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VIALE-A trial update | Venetoclax and azacitidine combination for the treatment of older patients with newly diagnosed AML

Jul 3, 2020

VIALE-A ( NCT02993523) is a randomized, double-blind, multicenter, placebo-controlled phase III study that compares venetoclax and azacitidine (Ven + Aza) versusplacebo + Aza in patients with acute myeloid leukemia (AML) who are not eligible for intensive induction therapy. AML develops mostly in older populations (with a median age between 68–72 years) where treatment options are limited, and survival is poor for patients who are aged ≥ 75 years or have severe comorbidities. These patients are also poor candidates for intensive induction chemotherapy. Low-dose azacitidine, a hypomethylating agent, is associated with low response rates, a longer time to response, and a median overall survival of less than a year. Venetoclax is a highly specific, oral BCL-2 inhibitor for managing overexpression of anti-apoptotic BCL-2 in AML and the AML stem cell population. The combination of venetoclax and hypomethylating agents has been associated with clinical activity in older, treatment-naïve patients with AML. Courtney DiNardo, The University of Texas MD Anderson Cancer Center, Houston, US, presented the results of the VIALE-A study during the 25th European Hematology Association (EHA) Annual Congress, held virtually on June 14, 2020. 1

Study Design 1

  • Primary endpoints: Overall survival and composite complete remission rate (complete remission [CR] plus CR with incomplete marrow remission [CRi])
  • Secondary endpoints: Event-free survival, CR plus CR with partial hematologic recovery (CRh), transfusion independence, and patient-reported outcomes

The detailed study design can be found here.

Patient characteristics 1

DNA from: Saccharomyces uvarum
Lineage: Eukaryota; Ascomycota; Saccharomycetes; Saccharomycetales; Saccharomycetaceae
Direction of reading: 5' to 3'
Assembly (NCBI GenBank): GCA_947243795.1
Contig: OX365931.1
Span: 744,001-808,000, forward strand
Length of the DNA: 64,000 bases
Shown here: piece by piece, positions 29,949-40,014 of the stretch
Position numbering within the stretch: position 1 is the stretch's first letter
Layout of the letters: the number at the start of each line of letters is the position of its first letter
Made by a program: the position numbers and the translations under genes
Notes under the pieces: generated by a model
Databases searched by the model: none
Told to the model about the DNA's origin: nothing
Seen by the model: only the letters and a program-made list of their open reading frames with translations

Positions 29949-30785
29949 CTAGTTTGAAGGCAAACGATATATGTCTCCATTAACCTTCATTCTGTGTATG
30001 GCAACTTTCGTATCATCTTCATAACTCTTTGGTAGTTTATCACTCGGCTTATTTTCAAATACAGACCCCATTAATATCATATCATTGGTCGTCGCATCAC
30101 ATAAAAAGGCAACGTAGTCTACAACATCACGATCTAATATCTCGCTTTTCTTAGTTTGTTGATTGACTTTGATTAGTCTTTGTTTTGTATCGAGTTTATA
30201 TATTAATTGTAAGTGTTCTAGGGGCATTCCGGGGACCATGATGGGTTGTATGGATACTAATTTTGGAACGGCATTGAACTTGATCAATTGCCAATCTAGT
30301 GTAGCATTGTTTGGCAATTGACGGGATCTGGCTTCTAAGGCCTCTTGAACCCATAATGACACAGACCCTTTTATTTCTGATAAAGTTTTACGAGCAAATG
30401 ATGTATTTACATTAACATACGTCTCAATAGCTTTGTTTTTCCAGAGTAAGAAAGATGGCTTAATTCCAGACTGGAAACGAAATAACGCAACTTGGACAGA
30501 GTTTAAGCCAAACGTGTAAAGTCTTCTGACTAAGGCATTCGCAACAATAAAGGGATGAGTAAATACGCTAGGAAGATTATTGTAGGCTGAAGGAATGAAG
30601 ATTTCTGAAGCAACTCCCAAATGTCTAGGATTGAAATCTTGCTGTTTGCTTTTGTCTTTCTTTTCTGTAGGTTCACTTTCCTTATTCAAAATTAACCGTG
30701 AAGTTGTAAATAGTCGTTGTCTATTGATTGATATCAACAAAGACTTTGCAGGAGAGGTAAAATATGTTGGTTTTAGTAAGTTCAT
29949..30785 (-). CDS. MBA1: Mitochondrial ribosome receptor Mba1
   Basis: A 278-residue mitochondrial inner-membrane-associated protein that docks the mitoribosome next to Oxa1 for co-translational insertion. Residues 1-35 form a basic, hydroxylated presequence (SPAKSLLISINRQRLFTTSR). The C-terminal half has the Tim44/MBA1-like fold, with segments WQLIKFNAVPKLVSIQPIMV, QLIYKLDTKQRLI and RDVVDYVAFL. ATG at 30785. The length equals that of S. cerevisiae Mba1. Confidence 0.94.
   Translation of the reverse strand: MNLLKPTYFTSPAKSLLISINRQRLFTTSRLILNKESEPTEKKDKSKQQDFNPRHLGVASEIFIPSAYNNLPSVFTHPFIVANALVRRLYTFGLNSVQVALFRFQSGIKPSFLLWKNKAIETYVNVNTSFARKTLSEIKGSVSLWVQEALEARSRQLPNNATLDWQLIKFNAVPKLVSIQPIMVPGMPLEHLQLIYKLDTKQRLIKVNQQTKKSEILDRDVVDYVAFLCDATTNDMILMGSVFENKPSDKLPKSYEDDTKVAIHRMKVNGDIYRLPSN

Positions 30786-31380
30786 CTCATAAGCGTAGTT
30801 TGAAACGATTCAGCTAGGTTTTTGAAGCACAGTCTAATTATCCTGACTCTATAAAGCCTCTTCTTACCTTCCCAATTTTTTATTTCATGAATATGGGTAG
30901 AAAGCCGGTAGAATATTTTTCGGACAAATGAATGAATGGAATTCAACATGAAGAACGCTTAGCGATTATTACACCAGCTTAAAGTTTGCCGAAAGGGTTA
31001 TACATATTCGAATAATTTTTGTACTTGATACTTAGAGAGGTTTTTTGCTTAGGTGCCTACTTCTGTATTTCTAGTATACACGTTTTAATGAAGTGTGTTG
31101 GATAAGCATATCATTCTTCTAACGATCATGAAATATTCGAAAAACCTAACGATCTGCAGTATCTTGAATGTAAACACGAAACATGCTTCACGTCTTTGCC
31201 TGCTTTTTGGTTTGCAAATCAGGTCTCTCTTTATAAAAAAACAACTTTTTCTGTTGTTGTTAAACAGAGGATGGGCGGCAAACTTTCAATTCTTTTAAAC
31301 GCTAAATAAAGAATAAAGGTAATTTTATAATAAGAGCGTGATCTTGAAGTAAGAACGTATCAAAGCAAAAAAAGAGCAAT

• Median age was 76 years in both treatment groups, and the proportion of patients ≥ 75 years was similar (61% in the Ven + Aza group; 60% in the placebo + Aza group)
  • Patient characteristics were well balanced between treatment groups in terms of AML type ( de novoor secondary), Eastern Cooperative Oncology Group (ECOG) performance status (0–1 and 2–3), bone marrow blast count, and poor/intermediate cytogenetic risk
  • The proportion of patients with AML with or without myelodysplasia-related changes was similar between treatment groups
  • The profile of somatic mutations is shown below in Figure 1

  Figure 1.The distribution of somatic mutations among groups

 As of cutoff date, Jan 4, 2020:

  • Median follow-up duration for the Ven + Aza group and the placebo + Aza group was 20.7 months (range, 0.0–30.7) and 20.2 months (0.2–28.8), respectively
  • The number of patients still receiving treatment was 77 (27%) for the Ven + Aza group and 18 (12%) for the placebo + Aza group
  • A total of 336 patients discontinued treatment (209 in the Ven + Aza group and 127 in the placebo + Aza group), mostly due to disease progression or relapse (120 vs62), withdrawn consent (26 vs22), physician’s decision (17 vs9), and death (39 vs23)
  • The main reason for study discontinuation was death (161 in the Ven + Aza group vs109 in the placebo + Aza group)

Results 1

The combination of venetoclax and azacitidine showed a 34% reduction in risk of death (HR, 0.66; 95% CI, 0.52–0.85; p < 0.001) at 20.5 months follow-up compared to azacitidine alone. Median overall survival in the Ven + Aza and placebo + Aza groups were 14.7 and 9.6 months, respectively. Subgroup analyses showed consistent treatment effects and better response rates of CR + CRi in favor of the combination. The combination therapy was associated with substantially higher response rates in all somatic mutations analyzed (see Figure 2). The proportion of patients with transfusion independence was higher in Ven + Aza group compared to placebo + Aza (p < 0.001). The summary of study results and safety analysis are presented in Table 1and Table 2.